Ahead of its closure at the end of this year, the Museum of London is having a six-month countdown of events that will include tours behind the scenes of the current building. At the end of this year, the museum will close and will spend the next few years moving to its new Smithfield site, with the intention to reopen in 2026.

A lot of family-oriented events for younger people will take place this summer and autumn ahead of the museum’s closure, but there will also be a chance to go behind the scenes into the stockrooms and see the preparations for the move. The tours will take place on 10th and 11th September as part of the Open House fortnight of events.

Tickets for those tours will be released when the Open House website starts accepting bookings in August.

The programme will culminate with two celebratory festivals. One for families on 26 & 27 November and a final closing festival on 2, 3 & 4 December that will celebrate the past fifty years of London history.

The museum’s chronological galleries represented a radical new approach to design when they first opened in 1976. Visitors can still follow the museum’s linear structure to explore the city’s history, from prehistory to the present day. The Roman Bucklersbury mosaic, Oliver Cromwell’s death mask, a sword belonging to Admiral Nelson, the Booth Map of Poverty, Selfridge’s art deco lifts, and a 1960s Beatles dress are among the rare and unique objects on show at the museum. Visitors will have a final chance to see these items, alongside the museum’s immersive pleasure gardens and Victorian Walk before the site closes in December.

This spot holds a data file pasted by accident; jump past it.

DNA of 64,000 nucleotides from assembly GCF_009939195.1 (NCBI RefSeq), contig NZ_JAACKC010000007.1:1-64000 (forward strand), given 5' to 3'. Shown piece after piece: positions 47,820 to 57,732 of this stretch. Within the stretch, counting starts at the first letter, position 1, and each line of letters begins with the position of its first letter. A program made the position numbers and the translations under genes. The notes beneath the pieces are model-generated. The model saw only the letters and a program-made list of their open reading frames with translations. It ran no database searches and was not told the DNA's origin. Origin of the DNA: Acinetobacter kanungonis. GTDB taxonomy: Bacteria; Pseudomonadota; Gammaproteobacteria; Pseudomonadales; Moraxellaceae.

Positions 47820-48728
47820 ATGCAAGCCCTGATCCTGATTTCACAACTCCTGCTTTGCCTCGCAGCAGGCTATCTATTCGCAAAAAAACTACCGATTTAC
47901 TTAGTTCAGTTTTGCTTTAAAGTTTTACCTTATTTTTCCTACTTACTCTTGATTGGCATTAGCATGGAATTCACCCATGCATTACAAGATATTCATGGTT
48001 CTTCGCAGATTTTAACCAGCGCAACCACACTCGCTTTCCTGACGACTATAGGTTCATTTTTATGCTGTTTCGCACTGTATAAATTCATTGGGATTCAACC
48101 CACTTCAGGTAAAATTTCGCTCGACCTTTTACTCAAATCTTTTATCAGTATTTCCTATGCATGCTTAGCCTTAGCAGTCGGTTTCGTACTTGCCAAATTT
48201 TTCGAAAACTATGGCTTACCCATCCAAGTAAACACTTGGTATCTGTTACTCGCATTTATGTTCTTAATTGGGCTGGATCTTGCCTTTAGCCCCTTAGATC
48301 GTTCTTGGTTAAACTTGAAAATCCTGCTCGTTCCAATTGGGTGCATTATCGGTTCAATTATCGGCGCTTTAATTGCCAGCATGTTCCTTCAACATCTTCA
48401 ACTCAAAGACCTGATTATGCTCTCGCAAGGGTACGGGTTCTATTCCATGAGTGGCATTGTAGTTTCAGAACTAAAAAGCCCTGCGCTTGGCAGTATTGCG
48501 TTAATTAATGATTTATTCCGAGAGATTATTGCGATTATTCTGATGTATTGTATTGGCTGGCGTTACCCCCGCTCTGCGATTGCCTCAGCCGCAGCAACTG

Sharon Ament, Director, Museum of London, said: “The Museum of London has been breaking ground and celebrating the capital for the last 45 years at our home in London Wall. Since first opening in 1976, we’ve welcomed over 21 million visitors, including more than 1.5 million school children since 1998. We’re hugely proud of what we’ve achieved here and remain ambitious to continue to serve Londoners with a world-class new museum in West Smithfield. Before we move, we invite you to join us one last time as we celebrate our unique collection and remember almost five decades of storytelling about this fantastic city.”

The Museum of London Docklands will remain open to visitors with a new exhibition, Executions opening in October.


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